The Union cabinet on Thursday approved a proposal to ease foreign direct investment (FDI) limit in the domestic insurance sector to 49% from 26%, signalling the NDA government’s intent to draw capital and investment into an economy that is struggling to claw out of a crippling slowdown.
“The Cabinet Committee on Economic Affairs (CCEA) has approved raising of FDI cap in the insurance sector,” a source said.
The move, however, comes with a rider that management control of these companies will remain with Indian promoters. The higher FDI ceiling will come into force after Parliament passes the Insurance Laws (Amendment) Bill that has been pending since 2008 for lack of political consensus.
The effects were visible: investor sentiments rose, stocks rallied with the Sensex rising 125 points to log a new closing peak of 26,271.85.
Overseas investment proposals beyond 26% will have to be approved by the Foreign Investment Promotion Board, the nodal agency that vets FDI applications.
Insurers need funds to maintain healthy capital base, offer a wider bouquet of products, protect consumer interests against insolvency and deepen insurance penetration in India.
“The insurance sector is investment-starved. Several segments need an expansion,” finance minister Arun Jaitley told Rajya Sabha while replying to the discussion on Budget 2014-15.
India’s private insurance industry needs an estimated $6 billion (Rs 36,000 crore) of additional capital over the next five years
Life insurance penetration, defined as the ratio of premium underwritten in a given year to the GDP, is about 3.17% of GDP in India, lower than more than 10% in Japan and about 6% in Australia.
Of the 24 life insurance companies in India, only 17 reported profits in the last fiscal.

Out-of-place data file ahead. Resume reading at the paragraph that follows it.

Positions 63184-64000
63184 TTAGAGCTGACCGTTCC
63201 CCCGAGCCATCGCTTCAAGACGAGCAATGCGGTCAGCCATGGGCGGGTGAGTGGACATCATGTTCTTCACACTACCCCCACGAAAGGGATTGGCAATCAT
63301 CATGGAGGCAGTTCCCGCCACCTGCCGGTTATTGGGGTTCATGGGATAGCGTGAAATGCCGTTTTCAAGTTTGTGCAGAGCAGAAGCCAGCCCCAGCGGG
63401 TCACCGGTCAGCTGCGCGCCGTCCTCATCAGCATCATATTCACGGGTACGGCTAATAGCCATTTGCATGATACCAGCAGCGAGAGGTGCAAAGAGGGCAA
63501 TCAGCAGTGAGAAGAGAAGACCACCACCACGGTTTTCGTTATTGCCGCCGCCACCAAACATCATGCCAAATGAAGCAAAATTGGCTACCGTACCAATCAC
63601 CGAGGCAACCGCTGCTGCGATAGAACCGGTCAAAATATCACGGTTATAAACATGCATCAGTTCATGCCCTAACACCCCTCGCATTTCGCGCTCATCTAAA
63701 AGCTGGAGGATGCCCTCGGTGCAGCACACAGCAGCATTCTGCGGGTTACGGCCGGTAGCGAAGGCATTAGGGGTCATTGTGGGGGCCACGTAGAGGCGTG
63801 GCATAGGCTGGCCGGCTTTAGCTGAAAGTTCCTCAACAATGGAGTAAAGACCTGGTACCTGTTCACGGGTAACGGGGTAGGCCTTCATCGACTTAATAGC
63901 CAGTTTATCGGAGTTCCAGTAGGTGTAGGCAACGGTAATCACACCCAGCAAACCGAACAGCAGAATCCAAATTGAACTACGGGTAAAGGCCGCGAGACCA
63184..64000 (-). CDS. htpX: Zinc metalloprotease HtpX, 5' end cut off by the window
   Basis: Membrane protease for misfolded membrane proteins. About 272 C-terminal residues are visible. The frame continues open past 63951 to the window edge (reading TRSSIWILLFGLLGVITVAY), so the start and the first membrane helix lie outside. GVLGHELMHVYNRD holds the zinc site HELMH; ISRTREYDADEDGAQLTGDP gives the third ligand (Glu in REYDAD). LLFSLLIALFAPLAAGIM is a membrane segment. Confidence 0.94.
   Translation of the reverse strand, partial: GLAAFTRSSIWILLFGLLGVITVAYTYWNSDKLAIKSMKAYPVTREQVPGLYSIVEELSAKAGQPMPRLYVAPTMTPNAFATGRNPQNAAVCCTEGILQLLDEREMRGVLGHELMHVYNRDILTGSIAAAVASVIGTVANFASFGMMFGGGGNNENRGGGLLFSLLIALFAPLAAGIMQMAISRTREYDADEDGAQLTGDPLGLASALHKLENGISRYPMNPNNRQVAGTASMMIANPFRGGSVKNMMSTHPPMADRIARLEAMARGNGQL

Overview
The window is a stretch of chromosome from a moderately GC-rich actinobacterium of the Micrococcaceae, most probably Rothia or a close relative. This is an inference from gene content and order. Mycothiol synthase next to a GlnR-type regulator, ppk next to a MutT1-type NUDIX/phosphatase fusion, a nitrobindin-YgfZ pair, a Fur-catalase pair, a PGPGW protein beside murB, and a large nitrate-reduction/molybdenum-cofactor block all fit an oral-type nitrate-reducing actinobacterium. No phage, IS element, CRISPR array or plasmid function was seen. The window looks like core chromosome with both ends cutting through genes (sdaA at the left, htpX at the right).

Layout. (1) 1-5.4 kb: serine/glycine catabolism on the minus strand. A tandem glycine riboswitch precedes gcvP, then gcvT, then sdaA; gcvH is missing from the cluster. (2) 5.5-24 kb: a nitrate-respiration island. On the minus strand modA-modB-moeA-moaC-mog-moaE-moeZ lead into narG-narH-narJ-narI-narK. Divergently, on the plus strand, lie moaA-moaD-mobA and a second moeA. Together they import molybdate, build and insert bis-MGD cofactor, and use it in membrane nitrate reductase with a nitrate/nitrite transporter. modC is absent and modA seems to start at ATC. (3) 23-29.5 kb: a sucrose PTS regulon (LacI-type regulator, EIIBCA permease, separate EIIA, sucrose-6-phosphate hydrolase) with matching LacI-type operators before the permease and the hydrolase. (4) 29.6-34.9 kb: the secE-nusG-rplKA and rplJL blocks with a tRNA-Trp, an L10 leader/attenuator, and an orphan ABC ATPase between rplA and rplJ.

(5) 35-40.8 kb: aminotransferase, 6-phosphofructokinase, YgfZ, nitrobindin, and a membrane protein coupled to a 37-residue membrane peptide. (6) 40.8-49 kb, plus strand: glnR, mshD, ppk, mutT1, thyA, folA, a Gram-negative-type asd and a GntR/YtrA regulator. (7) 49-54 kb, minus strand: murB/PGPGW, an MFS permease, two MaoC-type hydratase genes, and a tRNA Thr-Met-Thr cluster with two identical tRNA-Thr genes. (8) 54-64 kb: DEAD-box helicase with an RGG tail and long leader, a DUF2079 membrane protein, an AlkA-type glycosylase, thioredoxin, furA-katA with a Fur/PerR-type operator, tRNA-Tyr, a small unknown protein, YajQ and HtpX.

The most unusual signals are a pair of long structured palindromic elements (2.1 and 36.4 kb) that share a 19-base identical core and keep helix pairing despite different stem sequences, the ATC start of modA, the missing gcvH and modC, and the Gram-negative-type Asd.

A higher FDI cap in the insurance sector will also automatically ease FDI norms in the pension sector. The Pension Funds Regulatory Development Authority Act, enacted last year, stipulates that foreign investment ceiling in the pension sector should be identical to the insurance sector.
Jaitley pointed out that rising costs of hospitalization demonstrate the need for increasing insurance penetration in India, for which companies need additional capital.
He said that contrary to perception that the BJP was opposed to the easing of foreign investment norms in insurance, it was actually the previous NDA government that first proposed raising the FDI ceiling in insurance to 49%, and that the Congress, then in the opposition, was opposed to it.
“When the UPA came to power, wisdom dawned upon them on raising FDI cap to 49%. By December, we had made considerable headway on this,” Jaitley said.
“Once approved by Parliament, this move should bring in much required long-term capital for the sector… it will also bring in domain capital, which is of critical importance in this phase of growth of the life insurance industry,” Rajesh Sud, CEO and managing director, Max Life Insurance, said.